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Ann Thorac Surg. 1997 Nov;64(5):1441-7.

Surgical management of invasive pulmonary aspergillosis in neutropenic patients.

Author information

1
Department of Surgery, University of Burgundy, Dijon, France.

Abstract

BACKGROUND:

The aim of our study was to clarify the indications for operation in invasive pulmonary aspergillosis.

METHODS:

Nineteen patients with hematologic malignancy, in whom invasive pulmonary aspergillosis developed during the course of neutropenia, had operations. Neutropenia lasted 28 days (range, 15 to 45 days). The preoperative diagnosis of invasive pulmonary aspergillosis was based on computed tomographic scan findings (halo or air crescent signs).

RESULTS:

Eight patients underwent emergency operations, before marrow recovery, for prevention of massive hemoptysis. The criterion for operation was an aspergillosis lesion that contacted the pulmonary artery on computed tomography. A lobectomy was performed in all cases. A sleeve resection of the pulmonary artery was necessary on two occasions. There was one postoperative death due to extensive aspergillosis. The length of hospitalization after operation was 13 days (range, 6 to 18 days). Seven patients were treated by elective resection of a residual mass (before hematologic therapy in 6 cases). The types of resection performed were lobectomy (n = 4), lingulectomy (n = 1), and wedge resection (n = 2). There were no postoperative deaths. The average length of stay before discharge from the hospital was 11 days (range, 7 to 20 days). The surgical resection was performed as a diagnostic procedure in the 4 remaining patients after an allotted time of 14 days (range, 4 to 24 days) from initiation of antifungal therapy.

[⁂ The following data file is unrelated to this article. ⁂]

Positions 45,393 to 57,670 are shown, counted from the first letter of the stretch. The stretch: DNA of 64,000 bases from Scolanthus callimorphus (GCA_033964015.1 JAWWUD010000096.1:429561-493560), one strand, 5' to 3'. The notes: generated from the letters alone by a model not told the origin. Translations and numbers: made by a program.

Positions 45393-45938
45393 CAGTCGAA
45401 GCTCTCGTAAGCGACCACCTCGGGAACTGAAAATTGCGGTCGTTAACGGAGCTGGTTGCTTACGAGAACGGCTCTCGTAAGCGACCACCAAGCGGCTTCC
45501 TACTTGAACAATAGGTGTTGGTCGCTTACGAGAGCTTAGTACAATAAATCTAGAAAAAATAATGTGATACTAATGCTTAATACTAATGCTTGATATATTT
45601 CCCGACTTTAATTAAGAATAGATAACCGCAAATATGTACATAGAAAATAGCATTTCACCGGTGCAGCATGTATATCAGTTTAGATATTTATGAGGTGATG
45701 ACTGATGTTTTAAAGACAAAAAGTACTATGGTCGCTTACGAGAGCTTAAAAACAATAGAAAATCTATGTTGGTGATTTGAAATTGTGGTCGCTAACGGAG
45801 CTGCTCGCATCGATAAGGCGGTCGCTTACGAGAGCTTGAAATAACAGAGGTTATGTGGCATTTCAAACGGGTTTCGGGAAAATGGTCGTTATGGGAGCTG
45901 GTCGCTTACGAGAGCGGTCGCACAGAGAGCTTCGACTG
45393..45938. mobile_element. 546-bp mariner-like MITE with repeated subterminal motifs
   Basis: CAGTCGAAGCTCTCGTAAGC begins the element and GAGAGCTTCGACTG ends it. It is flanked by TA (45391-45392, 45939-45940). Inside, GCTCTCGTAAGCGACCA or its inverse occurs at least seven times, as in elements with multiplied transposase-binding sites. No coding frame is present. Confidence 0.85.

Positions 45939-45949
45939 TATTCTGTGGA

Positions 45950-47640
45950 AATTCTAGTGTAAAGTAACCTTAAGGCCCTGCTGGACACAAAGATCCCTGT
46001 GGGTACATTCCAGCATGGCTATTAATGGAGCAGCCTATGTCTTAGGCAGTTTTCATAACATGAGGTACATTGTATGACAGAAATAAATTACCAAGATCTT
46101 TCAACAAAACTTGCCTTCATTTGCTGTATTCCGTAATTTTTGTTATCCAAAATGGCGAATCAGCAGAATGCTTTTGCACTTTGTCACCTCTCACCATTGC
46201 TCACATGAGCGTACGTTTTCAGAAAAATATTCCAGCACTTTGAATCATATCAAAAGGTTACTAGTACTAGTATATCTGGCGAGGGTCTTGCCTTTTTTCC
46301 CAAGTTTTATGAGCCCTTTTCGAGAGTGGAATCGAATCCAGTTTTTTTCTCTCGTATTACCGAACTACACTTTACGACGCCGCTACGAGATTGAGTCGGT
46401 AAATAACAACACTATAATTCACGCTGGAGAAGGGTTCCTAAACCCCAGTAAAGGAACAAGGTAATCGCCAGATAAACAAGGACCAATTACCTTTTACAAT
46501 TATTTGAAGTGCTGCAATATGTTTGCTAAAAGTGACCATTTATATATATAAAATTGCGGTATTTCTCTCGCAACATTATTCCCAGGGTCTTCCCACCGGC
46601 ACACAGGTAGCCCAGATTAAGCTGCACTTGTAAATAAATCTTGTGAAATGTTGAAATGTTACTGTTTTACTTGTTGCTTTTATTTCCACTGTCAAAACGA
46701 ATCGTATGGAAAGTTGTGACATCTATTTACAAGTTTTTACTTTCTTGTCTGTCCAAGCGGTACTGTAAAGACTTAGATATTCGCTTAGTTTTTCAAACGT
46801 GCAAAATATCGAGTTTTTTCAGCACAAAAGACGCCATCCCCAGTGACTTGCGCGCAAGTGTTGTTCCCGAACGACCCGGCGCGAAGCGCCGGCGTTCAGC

CONCLUSIONS:

The combination of antifungal agents and surgical resection is an efficient strategy for the treatment of invasive pulmonary aspergillosis in patients with hematologic malignancy.

PMID:
9386718
DOI:
10.1016/S0003-4975(97)00858-8
[Indexed for MEDLINE]

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